My face says,

My face says, “I love you, but don’t you dare snag my new outfit!”

Truth time: I don’t totally love this outfit, and I have not worn it yet apart from these photos. BUT, I suppose I do know what bothers me about it: I just am not 100% confident in it because of how body-con the skirt is. :-( And I think the root of that disappointment lies in my previous experience with the Shadi–yes, I’ve made the pattern before and understand the shape of it, but since I badly mis-cut that first iteration, I assumed (LOL) that a correctly-cut version would not be as revealing or blush-inducing. I was clearly wrong. So now I have this skirt that I love in theory (THAT PRINT THO) but not so much in practice. I knew I was in trouble when I got the waistband done, tried it on, and then never hemmed it. In “The ‘Mads’ House,” that’s a bad sign. Maybe I will feel better once I finish it, or find a magical undergarment of some sort. And, you know, figure out how in the hell to wear the skirt so that I don’t look and feel like I’m a big Mads sausage crammed into a very pretty casing. :-/ Tom tried to make me feel better by pointing out that my skinny jeans actually reveal more, uh, “details” about my lower half than this skirt does, but for some reason I feel so weird and vulgar in the skirt. (Not that tight clothes are inherently vulgar–I absolutely do not think that is true. I just *personally* struggle to feel comfortable in something this tight, for some reason.) Do any of you have suggestions or words of wisdom??

So what’s the word out there: have any of you sewn with a scuba/neoprene knit before? On a related note, I have some of this fabric left–what should I make with it?? It’s probably enough for a top or a skirt, but I can’t decide!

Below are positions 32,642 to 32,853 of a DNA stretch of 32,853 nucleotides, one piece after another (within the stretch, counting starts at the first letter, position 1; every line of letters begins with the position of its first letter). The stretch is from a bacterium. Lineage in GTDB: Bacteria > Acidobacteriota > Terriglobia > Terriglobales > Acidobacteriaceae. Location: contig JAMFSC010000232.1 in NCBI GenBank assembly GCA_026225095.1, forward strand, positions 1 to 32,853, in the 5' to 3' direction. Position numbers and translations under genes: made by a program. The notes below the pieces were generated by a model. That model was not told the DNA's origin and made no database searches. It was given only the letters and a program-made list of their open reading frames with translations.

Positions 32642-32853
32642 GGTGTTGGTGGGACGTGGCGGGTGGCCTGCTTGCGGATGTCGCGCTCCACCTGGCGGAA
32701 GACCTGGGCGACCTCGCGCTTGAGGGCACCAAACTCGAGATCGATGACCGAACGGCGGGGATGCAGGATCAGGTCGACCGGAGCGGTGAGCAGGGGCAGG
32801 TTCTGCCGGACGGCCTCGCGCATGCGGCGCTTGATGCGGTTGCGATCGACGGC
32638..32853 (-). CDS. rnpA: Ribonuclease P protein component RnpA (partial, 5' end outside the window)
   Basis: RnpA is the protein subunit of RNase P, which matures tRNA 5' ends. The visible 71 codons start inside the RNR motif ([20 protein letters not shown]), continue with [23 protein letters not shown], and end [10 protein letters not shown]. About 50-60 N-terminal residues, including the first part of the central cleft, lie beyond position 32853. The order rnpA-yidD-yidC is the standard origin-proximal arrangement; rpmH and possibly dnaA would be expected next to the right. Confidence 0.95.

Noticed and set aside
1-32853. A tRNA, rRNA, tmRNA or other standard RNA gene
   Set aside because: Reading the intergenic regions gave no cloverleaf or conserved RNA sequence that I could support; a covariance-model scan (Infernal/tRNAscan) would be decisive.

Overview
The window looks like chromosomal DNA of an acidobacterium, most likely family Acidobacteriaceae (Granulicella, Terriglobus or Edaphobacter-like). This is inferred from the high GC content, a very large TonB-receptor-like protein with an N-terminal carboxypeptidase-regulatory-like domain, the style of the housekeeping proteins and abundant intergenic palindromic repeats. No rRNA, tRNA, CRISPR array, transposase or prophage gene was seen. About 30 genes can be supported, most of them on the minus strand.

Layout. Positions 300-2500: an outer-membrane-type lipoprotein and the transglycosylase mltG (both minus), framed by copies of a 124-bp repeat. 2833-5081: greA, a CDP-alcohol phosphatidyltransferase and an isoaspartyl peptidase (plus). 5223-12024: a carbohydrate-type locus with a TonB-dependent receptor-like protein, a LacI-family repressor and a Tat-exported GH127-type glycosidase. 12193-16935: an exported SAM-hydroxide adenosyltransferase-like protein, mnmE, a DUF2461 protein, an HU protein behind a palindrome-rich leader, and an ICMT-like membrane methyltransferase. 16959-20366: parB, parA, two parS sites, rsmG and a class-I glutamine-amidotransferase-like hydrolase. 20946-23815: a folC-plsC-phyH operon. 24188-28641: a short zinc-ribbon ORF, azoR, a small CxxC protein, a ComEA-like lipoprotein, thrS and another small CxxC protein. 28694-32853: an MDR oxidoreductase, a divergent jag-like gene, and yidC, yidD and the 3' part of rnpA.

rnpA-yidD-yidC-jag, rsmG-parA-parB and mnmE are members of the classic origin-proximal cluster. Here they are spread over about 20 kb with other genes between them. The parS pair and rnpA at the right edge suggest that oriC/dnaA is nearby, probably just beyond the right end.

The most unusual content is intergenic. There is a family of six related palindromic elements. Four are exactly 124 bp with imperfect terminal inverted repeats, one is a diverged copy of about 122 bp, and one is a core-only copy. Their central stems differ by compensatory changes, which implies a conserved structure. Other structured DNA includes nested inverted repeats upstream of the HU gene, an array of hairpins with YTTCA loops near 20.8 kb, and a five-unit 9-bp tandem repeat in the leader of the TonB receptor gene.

I will leave you now with two “action shots” of my new outfit, plus my supply list at the bottom. Thanks for tuning in!

Oh, you know, just jumping off of stuff, NBD...

Oh, you know, just jumping off of stuff, NBD…

Spinning in circles

Spinning in circles

Scuba 2-Piece supplies:

  • 2 yards of scuba knit from Gorgeous Fabrics
  • Inari Tee Dress and Shadi Knit Skirt patterns from Named Clothing
  • Guttermann all-purpose polyester thread in grey
  • 80/12 jersey needle
  • 1″ elastic for skirt waist

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An Inari for Spring! (aka Is This B*tch Out of Ikat Yet?!?)

(The answer is yes, except for some rather small scraps, so breathe a sigh of relief!)

Happy Monday! Somehow, I managed to finish my Inari Tee Dress exactly when I expected to–crazy, right?!? I’m really excited for you all to see my shiny new dress, so let’s get to it:

Inari Tee Dress in ikat

Inari Tee Dress in ikat

Front view + Mulder

Front view + Mulder

Side view, because THAT SPLIT HEM, THO.

Side view, because THAT SPLIT HEM, THO.

*insert witty caption here*

*insert witty caption here*

WTF?

WTF?

If I can sits, it fits

If I can sits, it fits

Sorry about the weird drag happening in the back view photo–that’s what I get for not standing straight in photos! For the record, I AM STOKED ON THIS DRESS. I love it. I adore the cocoon-ish shape and interesting hem detail, and my inner greaser wishes I smoked so I could cram a spare cigarette or three in those sleeve cuffs! I totally bit off part of the styling from the Named site for the dress’s debut outing (and subsequent photos)–I bought sheer knee-socks a few years ago when they came back in style, and loved the idea of them with this dress after seeing the styled photos of the Named sample. That being said, one thing I still cannot get behind is tights or hose or socks with open-toed shoes; these booties were my first choice and I could not be happier with how the entire thing came together. My only regret is that I cannot get away with wearing it to the office like this (big split hem + knee socks + heels = scandal in a corporate environment), but that’s why I have an entire arsenal of cute, mod-ish flats, including a pair in the perfect shade of yellow! :-D